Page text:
Sir Henry Bunbury, 3rd Baronet (29 November 1676 – 12 February 1733) of Stanney Hall, Cheshire was a British Tory politician who sat in the English and British House of Commons for 27 years from 1700 to 1727. At the time of the Hanoverian Succession in 1714 he was a Hanoverian Tory, but later offered support to the Jacobites.
Great Britain is an island in the North Atlantic Ocean off the northwest coast of continental Europe. With an area of 209,331 km2 (80,823 sq mi), it is the largest of the British Isles, the largest European island, and the ninth-largest island in the world. In 2011, Great Britain had a population of about 61 million people, making it the world's third-most populous island after Java in Indonesia and Honshu in Japan. The island of Ireland is situated to the west of Great Britain, and together these islands, along with over 1,000 smaller surrounding islands, form the British Isles archipelago.
A Tory is a person who holds a political philosophy known as Toryism, based on a British version of traditionalism and conservatism, which upholds the supremacy of social order as it has evolved in the English culture throughout history. The Tory ethos has been summed up with the phrase "God, Queen, and Country". Tories generally advocate monarchism, and were historically of a high church Anglican religious heritage, opposed to the liberalism of the Whig faction.
Jacobitism is the name of the political movement in Great Britain and Ireland that aims to restore the House of Stuart to the thrones of England, Scotland, and Ireland. The movement is named after Jacobus, the Latin form of James.
Bunbury was the son of Sir Henry Bunbury, 2nd Baronet and his wife Mary Eyton, daughter of Sir Kenrick Eyton. In 1687, aged only eleven, he succeeded his father as baronet.Bunbury was educated at St Catharine's College, Cambridge. On 15 May 1699, he married Susannah Hanmer, only surviving daughter of William Hanmer (the second son of Sir Thomas Hanmer, 2nd Baronet), and had by her four sons and five daughters.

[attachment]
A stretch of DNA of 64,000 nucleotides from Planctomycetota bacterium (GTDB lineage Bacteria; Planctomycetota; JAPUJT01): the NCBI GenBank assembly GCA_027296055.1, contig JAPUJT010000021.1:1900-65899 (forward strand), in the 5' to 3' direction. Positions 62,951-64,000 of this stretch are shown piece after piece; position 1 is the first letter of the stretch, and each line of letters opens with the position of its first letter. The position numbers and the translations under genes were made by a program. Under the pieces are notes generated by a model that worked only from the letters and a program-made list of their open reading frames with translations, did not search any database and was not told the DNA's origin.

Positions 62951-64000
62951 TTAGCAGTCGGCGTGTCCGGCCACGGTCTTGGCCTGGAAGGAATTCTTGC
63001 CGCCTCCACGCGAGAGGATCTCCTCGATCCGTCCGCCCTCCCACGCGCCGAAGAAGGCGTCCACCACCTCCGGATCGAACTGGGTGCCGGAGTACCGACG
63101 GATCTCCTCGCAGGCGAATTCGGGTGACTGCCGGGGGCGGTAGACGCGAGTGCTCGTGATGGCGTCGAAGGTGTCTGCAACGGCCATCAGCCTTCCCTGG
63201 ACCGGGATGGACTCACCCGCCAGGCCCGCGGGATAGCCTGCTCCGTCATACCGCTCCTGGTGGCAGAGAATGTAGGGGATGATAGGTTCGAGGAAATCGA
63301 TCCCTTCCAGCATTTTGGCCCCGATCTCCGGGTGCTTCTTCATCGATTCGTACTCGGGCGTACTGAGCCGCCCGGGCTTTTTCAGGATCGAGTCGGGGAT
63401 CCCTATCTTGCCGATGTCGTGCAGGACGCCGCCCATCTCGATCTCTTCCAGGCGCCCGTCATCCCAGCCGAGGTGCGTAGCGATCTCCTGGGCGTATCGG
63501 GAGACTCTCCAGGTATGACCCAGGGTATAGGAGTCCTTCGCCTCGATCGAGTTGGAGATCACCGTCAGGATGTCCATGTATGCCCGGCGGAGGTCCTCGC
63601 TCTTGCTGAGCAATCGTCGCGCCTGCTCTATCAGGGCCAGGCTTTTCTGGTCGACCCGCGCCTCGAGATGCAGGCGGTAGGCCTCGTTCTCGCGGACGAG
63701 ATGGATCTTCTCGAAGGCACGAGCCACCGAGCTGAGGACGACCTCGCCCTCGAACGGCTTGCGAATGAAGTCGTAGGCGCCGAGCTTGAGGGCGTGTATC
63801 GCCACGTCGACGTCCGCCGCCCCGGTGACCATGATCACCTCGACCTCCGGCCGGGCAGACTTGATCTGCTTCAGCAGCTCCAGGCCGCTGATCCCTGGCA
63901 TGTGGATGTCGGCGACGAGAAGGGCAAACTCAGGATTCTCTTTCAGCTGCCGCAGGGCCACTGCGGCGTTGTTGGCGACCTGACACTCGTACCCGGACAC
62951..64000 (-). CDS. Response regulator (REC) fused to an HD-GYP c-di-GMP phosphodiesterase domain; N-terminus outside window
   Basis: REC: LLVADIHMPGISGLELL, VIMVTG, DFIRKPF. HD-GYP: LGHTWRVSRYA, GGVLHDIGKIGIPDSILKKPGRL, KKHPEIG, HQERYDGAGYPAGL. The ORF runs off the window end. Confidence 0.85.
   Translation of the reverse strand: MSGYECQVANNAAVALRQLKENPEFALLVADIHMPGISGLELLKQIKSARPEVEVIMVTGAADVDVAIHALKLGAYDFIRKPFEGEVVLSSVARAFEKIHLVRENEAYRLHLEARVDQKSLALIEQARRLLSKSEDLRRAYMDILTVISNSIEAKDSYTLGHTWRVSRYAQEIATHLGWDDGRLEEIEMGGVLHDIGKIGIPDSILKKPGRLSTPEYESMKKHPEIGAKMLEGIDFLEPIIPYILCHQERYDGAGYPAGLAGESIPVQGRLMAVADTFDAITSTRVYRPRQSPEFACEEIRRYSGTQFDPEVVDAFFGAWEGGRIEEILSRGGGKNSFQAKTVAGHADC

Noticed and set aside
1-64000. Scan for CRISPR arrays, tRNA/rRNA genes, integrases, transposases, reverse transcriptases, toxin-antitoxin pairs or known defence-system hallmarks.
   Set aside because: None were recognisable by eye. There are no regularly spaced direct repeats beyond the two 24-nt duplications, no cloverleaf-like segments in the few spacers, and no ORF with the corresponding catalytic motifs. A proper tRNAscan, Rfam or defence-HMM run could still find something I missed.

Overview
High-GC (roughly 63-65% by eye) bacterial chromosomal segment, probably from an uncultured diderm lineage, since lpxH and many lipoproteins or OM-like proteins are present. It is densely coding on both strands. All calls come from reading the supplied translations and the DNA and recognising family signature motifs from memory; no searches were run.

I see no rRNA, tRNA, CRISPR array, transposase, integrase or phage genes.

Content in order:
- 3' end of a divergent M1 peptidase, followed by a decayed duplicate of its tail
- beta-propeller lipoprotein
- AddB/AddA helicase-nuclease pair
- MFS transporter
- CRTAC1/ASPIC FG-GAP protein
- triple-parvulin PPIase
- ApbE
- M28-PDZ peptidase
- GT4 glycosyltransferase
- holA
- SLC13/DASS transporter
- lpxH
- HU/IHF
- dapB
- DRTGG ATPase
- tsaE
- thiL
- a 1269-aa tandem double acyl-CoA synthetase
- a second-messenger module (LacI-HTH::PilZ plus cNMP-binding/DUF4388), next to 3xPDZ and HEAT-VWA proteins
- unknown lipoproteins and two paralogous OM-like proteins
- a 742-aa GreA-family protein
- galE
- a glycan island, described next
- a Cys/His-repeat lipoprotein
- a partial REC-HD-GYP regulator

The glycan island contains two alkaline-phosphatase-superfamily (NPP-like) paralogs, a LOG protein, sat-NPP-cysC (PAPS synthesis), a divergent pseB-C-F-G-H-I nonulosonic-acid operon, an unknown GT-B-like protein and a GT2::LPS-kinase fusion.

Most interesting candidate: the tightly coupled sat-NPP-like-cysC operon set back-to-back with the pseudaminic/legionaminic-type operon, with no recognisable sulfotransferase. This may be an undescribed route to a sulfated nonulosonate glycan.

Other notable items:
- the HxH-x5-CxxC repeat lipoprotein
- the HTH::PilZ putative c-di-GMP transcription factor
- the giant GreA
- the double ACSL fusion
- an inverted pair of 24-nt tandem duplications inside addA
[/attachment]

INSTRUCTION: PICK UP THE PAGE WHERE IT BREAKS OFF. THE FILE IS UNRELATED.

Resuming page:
Sir Kenrick Eyton was a Welsh lawyer and politician who sat in the House of Commons in 1660. He fought in the Royalist army in the English Civil War.
The Bunbury Baronetcy, of Bunbury, Oxon and Stanney Hall in the County of Chester, is a title in the Baronetage of England. It was created on 29 June 1681 for Thomas Bunbury, Sheriff of Cheshire from 1673 to 1674 and the member of an ancient Cheshire family. His grandson, Henry, the third Baronet, and great-grandson, the fourth Baronet, both sat as Members of Parliament for Chester. The latter died unmarried at an early age and was succeeded by his younger brother, the fifth Baronet. He was a clergyman. On his death in 1764 the title passed to his eldest son, the sixth Baronet. He represented Suffolk in the House of Commons for over forty years but is best remembered for his marriage to Lady Sarah Lennox. He died childless in 1821 and was succeeded by his nephew, the seventh Baronet. He was the son of Henry Bunbury, younger son of the fifth Baronet. The seventh Baronet was a distinguished soldier and politician. His eldest son, the eighth Baronet, was High Sheriff of Suffolk in 1868. He died childless in 1886 and was succeeded by his younger brother, the ninth Baronet. He was Liberal Member of Parliament for Bury St Edmunds. He died unmarried in 1895 and was succeeded by his nephew, the tenth Baronet. He was the son of Colonel Henry William St Pierre Bunbury, third son of the seventh Baronet. He served as High Sheriff of Suffolk in 1908 and was a Deputy Lieutenant of the county. On his death in 1930 the title passed to his son, the eleventh Baronet. He was High Sheriff of Suffolk in 1936 and was a Deputy Lieutenant of the county. His son, the twelfth Baronet, was High Sheriff of Suffolk in 1972. As of 2014 the title is held by the latter's second but eldest surviving son, the thirteenth Baronet, who succeeded in 1985.